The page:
AANA, ASA and APSF Issue Joint Statement on Use of Personal Protective Equipment During COVID-19 Pandemic

PARK RIDGE, Ill., March 20, 2020 /PRNewswire/ -- (AANA) -- As anesthesia professionals are at an increased risk of exposure in caring for patients diagnosed with COVID-19, the American Association of Nurse Anesthetists (AANA), the American Society of Anesthesiologists (ASA), and Anesthesia Patient Safety Foundation (APSF) issued a joint statement today on the best use of personal protective equipment during the pandemic. Full statement:

The Use of Personal Protective Equipment by Anesthesia Professionals during the COVID-19 Pandemic

The American Association of Nurse Anesthetists (AANA), American Society of Anesthesiologists (ASA) and Anesthesia Patient Safety Foundation (APSF) believe that the safety of anesthesia professionals is of utmost importance in developing policies related to personal protective equipment (PPE). When anesthesia professionals will be at an increased risk of exposure, such as caring for patients with diagnosed COVID-19 infection and/or when aerosolization of body fluids may occur, N95 masks or powered air purifying respirators (PAPRs) provide the highest level of protection.

Anesthesia professionals should use properly fitted N95 masks or PAPRs (for those who are not fit-tested, have facial hair, or fail N95 fit-testing) when caring for patients with known or suspected COVID-19 and when performing intubation or other procedures that may generate aerosolized small particles. Surgical face masks protect against COVID-19 droplet transmission but do not protect against aerosolized small particles. The CDC has developed a detailed table that describes surgical facemask, N95 mask, and PAPR use, based upon distance from a patient with suspected or known COVID-19 and the use of source control (i.e., masking of symptomatic patients).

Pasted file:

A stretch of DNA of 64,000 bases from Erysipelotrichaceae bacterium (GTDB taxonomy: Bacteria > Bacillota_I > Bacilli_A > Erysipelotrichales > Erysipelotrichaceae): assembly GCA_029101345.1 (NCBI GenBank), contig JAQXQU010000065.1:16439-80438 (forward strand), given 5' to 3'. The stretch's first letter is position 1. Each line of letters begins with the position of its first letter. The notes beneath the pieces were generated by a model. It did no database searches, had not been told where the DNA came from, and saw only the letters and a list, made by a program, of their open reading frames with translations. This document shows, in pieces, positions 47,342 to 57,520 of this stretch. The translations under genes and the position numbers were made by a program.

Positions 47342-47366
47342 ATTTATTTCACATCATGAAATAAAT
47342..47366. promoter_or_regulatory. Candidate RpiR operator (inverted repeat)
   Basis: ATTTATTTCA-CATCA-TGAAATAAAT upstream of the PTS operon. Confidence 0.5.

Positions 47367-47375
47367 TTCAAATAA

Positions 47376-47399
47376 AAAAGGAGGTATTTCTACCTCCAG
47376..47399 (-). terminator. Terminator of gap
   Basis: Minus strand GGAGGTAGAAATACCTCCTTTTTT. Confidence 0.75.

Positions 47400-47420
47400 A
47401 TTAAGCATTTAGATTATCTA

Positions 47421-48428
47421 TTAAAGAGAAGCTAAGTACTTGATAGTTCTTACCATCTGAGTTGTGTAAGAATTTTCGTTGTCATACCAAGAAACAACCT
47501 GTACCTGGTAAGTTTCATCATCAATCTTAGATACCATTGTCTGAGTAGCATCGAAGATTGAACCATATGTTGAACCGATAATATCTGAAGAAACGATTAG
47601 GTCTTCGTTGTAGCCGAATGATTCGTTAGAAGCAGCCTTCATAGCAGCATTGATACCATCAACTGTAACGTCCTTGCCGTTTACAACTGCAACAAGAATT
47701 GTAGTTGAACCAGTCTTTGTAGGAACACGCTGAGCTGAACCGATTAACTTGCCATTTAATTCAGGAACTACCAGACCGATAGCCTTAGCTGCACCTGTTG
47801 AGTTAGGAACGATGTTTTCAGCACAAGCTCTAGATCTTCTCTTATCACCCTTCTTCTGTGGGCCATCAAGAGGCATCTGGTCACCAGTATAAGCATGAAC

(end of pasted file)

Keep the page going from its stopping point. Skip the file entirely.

Criteria for proper donning and doffing, mask disposal (e.g., contaminated with bodily fluids), and additional precautions (e.g., use of cleanable face shields) should be established using CDC recommendations and proper hand hygiene should be reinforced.

The ASA, AANA, and APSF recognize that population density, hospital size and resources, location, staffing models and access to supply chains present unique challenges to hospitals and clinics. We endorse the thoughtful evolution of the Guidelines developed by the Centers for Disease Control (CDC) provide for guidance and flexibility to hospitals' and clinics' staffs across the nation. If a facility has a shortage of N95 masks, temporary mitigation plans based on current CDC recommendations should be enacted. These plans should include case-by-case reviews of the potential of patients and procedures to generate aerosolized particles, as well as assessments of respiratory pathogen characteristics (e.g., routes of transmission, prevalence of disease in the region, infection attack rate, and severity of illness) and local conditions (e.g., number of disposable N95 mask available, current respirator usage rate, and success of other PPE conservation strategies). Healthcare facilities may wish to implement extended use and/or limited reuse practices before shortages are observed so that adequate supplies are available during times of peak need and demand.

The CDC recommends a combination of approaches to conserve supplies while safeguarding health care workers:

  • Implement engineering and administrative controls to minimize the number of individuals who need to use respiratory protection.
  • Where feasible, use alternatives to N95 masks (e.g., other classes of filtering face piece masks, face piece air purifying respirators, and PAPRs. Click here for more detail on these respirators.
  • Implement practices allowing extended use and/or limited reuse of N95 masks.
  • Prioritize the use of N95 masks for those personnel at highest risk of COVID-19 exposure and/or those anesthesia professionals in high risk categories (e.g., those with prior health conditions, older age).
  • Masks approved by the National Institute for Occupational Safety and Health (NIOSH) typically used in the construction and manufacturing industries but not currently meeting the Food and Drug Administration's (FDA's) requirements may be effective in preventing health care personnel from airborne exposure, including COVID-19.